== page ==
Microsoft has announced a Kinect for PC – with a much shorter focal range solving the biggest problem with implementing the motion and voice sensor for the desktop.
Although Microsoft has been working hard convincing developers to turn the Kinect more than a games peripheral, the current version is not useful for close objects.
Microsoft has now announced that it is launching a Kinect for PC in early 2012.
"Since announcing a few weeks ago that the Kinect for Windows commercial program will launch in early 2012, we've been asked whether there will also be new Kinect hardware especially for Windows," blogged general manager Craig Eisner.
"The answer is yes; building on the existing Kinect for Xbox 360 device, we have optimized certain hardware components and made firmware adjustments which better enable PC-centric scenarios.
"Coupled with the numerous upgrades and improvements our team is making to the Software Development Kit (SDK) and runtime, the new hardware delivers features and functionality that Windows developers and Microsoft customers have been asking for.
"Simple changes include shortening the USB cable to ensure reliability across a broad range of computers and the inclusion of a small dongle to improve coexistence with other USB peripherals.
"Of particular interest to developers will be the new firmware which enables the depth camera to see objects as close as 50 centimetres in front of the device without losing accuracy or precision, with graceful degradation down to 40 centimetres.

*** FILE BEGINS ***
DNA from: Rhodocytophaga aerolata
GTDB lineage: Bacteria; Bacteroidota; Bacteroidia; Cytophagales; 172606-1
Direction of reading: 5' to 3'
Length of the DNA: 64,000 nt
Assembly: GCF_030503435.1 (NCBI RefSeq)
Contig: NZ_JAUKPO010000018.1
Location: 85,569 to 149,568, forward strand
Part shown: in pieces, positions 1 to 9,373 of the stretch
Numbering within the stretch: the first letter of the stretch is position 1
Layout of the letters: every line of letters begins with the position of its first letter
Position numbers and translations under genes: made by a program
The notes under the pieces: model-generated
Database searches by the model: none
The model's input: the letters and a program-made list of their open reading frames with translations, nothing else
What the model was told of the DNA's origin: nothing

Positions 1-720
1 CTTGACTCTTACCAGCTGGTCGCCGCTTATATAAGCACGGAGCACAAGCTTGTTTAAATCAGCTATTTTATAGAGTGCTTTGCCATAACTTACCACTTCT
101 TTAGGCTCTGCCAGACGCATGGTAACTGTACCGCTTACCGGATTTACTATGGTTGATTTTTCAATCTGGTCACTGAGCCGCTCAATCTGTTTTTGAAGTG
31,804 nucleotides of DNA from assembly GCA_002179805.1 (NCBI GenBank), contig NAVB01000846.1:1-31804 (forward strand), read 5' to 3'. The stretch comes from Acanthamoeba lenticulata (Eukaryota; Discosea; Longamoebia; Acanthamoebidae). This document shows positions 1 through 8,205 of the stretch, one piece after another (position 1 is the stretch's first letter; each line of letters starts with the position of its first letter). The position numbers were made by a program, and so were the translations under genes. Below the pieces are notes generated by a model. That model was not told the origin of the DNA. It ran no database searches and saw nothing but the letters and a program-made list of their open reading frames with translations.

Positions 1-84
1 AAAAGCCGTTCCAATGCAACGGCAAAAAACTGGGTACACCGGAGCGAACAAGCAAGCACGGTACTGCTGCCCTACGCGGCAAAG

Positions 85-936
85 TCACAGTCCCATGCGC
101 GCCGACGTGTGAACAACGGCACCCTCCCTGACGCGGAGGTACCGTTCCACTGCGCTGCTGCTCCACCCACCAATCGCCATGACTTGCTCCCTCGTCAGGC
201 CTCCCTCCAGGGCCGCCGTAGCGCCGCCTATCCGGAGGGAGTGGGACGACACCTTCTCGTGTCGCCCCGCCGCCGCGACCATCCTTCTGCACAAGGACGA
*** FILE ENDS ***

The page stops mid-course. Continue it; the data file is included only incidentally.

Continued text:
"Near Mode" will enable a whole new class of "close up" applications, beyond the living room scenarios for Kinect for Xbox 360.
"This is one of the most requested features from the many developers and companies participating in our Kinect for Windows pilot program and folks commenting on our forums, and we're pleased to deliver this, and more, at launch."
This is a significant moment for Kinect – which has proven to massively popular as a peripheral for the Xbox and still has bags of untapped potential.
Microsoft has always been aware that Kinect has desktop applications, and the arrival of "near mode" could really fire up a whole raft of cool applications.
Excel by gesture anyone?
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Patrick Goss is the ex-Editor in Chief of TechRadar. Patrick was a passionate and experienced journalist, and he has been lucky enough to work on some of the finest online properties on the planet, building audiences everywhere and establishing himself at the forefront of digital content. After a long stint as the boss at TechRadar, Patrick has now moved on to a role with Apple, where he is the Managing Editor for the App Store in the UK.